Kelly Craft, former U.S. Ambassador to the United Nations, stands on the steps of the Barren County Courthouse to announce her candidacy for Kentucky governor in Glasgow, Ky., Tuesday, Sept. 13, 2022. (AP Photo/Timothy D. Easley)

Craft entered the race in Sept. 2022 after speculation swirled when she spent $2.5 million on a ham at the annual Country Ham Breakfast.

Craft quickly landed a key endorsement from U.S. Rep. James Comer, who represents a conservative western Kentucky district.

As the campaign ramps up, Craft appears to be borrowing from a script used by Virginia Republican Gov. Glenn Youngkin in his successful campaign in 2021. Youngkin won by tapping into culture war fights over school curricula, emphasizing parental rights to make decisions about their children’s education.

Craft’s campaign said she wants to revamp the education department and state school board to “empower parents” and “make sure teachers teach the ABC’s, not the CRT’s (Critical Race Theory).”

Bob DeVore

Devore is a former UPS employee who served in the U.S. Navy from 1974 to 1999. He served on the McCreary County School Board from 2000 to 2006 and ran for mayor of Louisville in 2018.

Eric Deters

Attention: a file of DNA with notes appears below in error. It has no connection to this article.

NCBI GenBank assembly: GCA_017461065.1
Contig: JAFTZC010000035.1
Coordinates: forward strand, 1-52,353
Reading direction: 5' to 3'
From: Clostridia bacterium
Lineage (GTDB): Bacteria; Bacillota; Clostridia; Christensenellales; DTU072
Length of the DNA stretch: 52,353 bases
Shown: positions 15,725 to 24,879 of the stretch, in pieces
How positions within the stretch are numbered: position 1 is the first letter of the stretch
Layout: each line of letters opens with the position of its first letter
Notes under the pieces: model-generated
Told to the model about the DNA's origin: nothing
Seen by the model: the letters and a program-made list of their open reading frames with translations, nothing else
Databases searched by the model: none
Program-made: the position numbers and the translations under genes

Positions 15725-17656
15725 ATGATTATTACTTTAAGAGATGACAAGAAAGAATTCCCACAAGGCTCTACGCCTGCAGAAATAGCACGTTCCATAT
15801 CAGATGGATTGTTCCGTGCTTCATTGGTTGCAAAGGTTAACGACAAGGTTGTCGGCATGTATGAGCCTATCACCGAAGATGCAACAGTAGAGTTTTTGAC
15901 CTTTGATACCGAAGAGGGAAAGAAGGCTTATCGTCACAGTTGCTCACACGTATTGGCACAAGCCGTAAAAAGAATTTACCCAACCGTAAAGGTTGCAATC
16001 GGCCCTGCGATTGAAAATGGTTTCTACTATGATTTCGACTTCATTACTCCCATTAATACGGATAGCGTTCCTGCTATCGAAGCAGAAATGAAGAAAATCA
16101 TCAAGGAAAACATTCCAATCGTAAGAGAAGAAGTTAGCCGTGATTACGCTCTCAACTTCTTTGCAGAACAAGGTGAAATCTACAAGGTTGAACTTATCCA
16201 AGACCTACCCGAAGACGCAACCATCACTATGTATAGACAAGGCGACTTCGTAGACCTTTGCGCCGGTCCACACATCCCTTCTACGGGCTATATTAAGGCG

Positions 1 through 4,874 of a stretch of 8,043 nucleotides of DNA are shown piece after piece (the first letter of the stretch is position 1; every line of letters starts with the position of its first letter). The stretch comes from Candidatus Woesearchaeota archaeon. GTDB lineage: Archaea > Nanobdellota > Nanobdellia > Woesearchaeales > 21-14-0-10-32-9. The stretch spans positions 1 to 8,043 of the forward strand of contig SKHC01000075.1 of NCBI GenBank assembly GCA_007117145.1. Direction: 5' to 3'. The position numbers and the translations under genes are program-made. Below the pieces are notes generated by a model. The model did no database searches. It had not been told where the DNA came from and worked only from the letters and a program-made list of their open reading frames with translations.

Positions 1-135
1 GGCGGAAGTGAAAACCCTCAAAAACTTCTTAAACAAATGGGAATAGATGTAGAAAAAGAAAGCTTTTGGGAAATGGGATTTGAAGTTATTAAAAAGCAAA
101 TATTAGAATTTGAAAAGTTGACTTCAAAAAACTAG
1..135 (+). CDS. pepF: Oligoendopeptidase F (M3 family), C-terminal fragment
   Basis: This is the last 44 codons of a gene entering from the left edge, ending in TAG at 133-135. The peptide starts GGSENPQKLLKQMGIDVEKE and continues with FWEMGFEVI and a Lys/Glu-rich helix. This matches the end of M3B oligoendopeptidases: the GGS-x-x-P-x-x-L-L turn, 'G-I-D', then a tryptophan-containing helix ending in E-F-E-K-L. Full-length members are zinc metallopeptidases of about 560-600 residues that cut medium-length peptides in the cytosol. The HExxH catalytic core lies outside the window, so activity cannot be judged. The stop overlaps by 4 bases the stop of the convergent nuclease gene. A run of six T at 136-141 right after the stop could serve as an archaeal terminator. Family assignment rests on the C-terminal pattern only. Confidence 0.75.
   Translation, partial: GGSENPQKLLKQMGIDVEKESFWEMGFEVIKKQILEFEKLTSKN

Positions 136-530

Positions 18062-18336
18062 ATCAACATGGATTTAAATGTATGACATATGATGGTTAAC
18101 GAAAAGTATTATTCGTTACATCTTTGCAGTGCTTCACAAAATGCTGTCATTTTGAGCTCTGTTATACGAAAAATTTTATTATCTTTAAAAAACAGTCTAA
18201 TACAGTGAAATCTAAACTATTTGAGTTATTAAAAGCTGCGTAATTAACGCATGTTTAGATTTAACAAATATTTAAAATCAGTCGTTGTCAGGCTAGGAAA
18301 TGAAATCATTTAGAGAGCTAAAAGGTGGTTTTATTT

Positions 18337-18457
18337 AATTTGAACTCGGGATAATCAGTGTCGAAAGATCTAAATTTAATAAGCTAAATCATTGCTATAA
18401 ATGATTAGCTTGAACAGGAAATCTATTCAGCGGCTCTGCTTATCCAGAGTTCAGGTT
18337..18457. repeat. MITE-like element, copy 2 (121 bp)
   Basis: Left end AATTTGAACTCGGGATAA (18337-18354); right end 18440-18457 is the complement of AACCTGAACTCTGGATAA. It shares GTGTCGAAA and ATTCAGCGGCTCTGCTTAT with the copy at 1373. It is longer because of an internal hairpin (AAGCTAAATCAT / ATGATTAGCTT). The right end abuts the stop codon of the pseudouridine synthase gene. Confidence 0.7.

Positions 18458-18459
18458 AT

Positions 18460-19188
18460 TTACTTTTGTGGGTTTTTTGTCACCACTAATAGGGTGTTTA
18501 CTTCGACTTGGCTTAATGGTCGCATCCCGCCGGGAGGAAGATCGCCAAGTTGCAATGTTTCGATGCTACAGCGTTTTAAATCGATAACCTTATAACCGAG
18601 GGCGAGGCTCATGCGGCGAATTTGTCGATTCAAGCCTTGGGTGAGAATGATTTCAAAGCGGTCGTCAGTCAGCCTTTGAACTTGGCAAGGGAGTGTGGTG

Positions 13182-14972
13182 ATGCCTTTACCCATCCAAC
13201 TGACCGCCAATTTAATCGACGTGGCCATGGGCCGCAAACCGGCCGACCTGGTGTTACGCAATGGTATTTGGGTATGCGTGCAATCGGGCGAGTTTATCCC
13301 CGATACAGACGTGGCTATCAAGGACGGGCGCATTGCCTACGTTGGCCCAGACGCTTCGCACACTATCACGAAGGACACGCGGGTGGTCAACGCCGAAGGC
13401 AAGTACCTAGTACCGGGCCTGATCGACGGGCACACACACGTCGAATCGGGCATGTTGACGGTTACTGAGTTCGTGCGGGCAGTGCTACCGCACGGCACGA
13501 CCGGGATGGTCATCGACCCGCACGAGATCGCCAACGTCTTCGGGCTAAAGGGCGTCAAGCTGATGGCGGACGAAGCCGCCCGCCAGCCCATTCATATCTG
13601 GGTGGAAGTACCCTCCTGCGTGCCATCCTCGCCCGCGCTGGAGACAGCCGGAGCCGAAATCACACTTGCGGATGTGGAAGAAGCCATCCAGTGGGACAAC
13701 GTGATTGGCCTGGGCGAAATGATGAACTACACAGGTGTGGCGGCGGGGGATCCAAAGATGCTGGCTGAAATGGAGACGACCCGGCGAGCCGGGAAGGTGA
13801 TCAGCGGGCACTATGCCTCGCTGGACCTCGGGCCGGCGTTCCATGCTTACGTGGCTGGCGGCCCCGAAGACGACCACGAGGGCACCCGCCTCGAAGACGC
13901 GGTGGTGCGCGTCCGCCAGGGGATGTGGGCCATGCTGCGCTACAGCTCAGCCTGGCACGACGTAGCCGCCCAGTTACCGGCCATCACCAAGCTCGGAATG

Deters is a suspended lawyer from northern Kentucky, known as a “firebrand” largely representing the liberty wing of the GOP. He bills himself as an “ardent Trump supporter since 2015,” though he was passed over by Trump, who instead endorsed Daniel Cameron.

In the aftermath of Trump’s quick endorsement, Deters claimed he’d run as an independent, dismissing Trump’s endorsement as “often wrong” and evidence he’s more concerned with backing a winner than someone with whom he agrees.

Nonetheless, Deters filed to run as a Republican. Among his stances on key issues are legalizing cannabis, “election integrity,” sports gambling and school choice.

Mike Harmon

Harmon served as a state representative from 2002 to 2015. Currently in office as State Auditor, he’s term-limited as he runs for governor.

Harmon touts his reputation as a fiscal conservative and government watchdog on the campaign trail.

He’s been something of a mainstay in Kentucky politics for years, sharing a ticket with Phil Moffett in 2011, where they placed second in the primary.

Alan Keck